Silicon Valley Bank under the scrutiny of financial market regulators. It's about the sale of securities just before its collapse
More problems due to the bankruptcy of the American bank.
More facts about the banking crisis in the United States come to light. The country's supervisory authorities are looking more and more closely at certain issues related to failed banks. Signature Bank is being investigated for money laundering, and a parallel investigation was launched against Silicon Valley Bank over the sale of the bank's stock shortly before its collapse.
Did the directors of SVB know that the bank would soon go bankrupt?
The collapse of the Silicon Valley Bank (SVB) is one of the sector's worst disasters in the last 15 years. Supervisory authorities in the United States are investigating the exact reasons that led to the bankruptcy of this financial institution.
According to the Wall Street Journal (WSJ) in a report published on March 14, an investigation was launched into the sale of the bank's shares, which was carried out by bank officials in the weeks before the panic among American and international investors.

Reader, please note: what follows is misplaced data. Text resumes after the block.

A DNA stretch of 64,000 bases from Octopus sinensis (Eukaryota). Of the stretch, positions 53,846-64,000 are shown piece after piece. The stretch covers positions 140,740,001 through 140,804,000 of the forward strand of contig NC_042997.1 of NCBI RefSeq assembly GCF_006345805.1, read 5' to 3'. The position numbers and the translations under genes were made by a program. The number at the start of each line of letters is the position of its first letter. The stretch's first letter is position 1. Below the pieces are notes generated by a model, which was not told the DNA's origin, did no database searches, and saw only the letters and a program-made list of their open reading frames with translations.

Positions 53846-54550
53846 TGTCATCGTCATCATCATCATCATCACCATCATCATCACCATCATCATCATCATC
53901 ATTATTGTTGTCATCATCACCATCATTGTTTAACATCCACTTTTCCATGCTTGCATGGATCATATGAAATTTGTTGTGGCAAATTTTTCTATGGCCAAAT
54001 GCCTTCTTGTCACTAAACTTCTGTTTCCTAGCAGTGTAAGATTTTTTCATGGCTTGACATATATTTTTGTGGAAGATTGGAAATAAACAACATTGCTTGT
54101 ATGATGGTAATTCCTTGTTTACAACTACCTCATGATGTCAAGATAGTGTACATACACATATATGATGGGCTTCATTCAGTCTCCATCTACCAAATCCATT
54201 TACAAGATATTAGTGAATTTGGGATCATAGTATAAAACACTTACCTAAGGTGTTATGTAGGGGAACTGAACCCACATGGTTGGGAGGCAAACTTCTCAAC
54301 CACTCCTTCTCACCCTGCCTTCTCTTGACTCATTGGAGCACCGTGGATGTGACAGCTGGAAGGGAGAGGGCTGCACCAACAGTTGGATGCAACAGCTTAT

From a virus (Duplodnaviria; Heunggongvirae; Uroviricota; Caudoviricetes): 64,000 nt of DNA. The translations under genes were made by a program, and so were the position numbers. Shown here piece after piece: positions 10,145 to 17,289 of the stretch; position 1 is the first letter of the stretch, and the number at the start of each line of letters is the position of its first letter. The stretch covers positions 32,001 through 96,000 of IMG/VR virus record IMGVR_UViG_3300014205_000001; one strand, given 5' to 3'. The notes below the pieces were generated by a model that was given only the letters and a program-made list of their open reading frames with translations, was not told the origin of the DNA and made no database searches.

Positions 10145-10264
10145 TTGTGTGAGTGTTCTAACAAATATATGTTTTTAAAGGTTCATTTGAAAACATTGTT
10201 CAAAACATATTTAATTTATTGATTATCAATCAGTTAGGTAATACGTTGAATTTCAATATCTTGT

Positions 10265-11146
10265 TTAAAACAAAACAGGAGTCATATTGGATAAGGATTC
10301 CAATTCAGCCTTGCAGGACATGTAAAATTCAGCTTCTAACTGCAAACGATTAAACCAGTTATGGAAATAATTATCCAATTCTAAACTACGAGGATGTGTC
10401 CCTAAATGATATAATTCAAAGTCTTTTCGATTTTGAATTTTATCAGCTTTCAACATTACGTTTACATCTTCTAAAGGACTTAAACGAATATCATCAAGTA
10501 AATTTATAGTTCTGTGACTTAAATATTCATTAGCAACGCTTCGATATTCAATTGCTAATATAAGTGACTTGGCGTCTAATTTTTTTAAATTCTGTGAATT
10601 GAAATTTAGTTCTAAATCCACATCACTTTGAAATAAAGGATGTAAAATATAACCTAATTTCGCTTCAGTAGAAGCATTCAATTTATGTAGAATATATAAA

The US Department of Justice (DoJ) and the Securities and Exchange Commission (SEC) are investigating the case. Documents containing information about the bank's securities suggest that its CEO - Greg Becker - together with chief financial officer - Daniel Beck - sold shares in their company two weeks before its collapse.
Becker disposed of his $3.6 million stake on February 27. Beck, on the other hand, sold $575,180 worth of stock on the same day, according to Newsweek. Moreover, the management and directors of SVB were to distribute to themselves profits from the sale of shares worth $ 84 million over the past two years, as reported by CNBC.
NPR, citing a person familiar with the matter, said that within a few days we can expect an official statement on this matter from the Department of Justice.
The SEC is looking for a reason to attack banks
Recent weeks have also shown us that when the SEC steps in, we need to be prepared for all sorts of countermeasures from that regulator. A few days after the collapse of the SVB, the chairman of the commission - Gary Gensler - announced that his colleagues would constantly look for people who "significantly violate US securities laws."
"Without talking to any single entity or person, we will investigate and take enforcement action if we find violations of federal securities laws," Gensler said.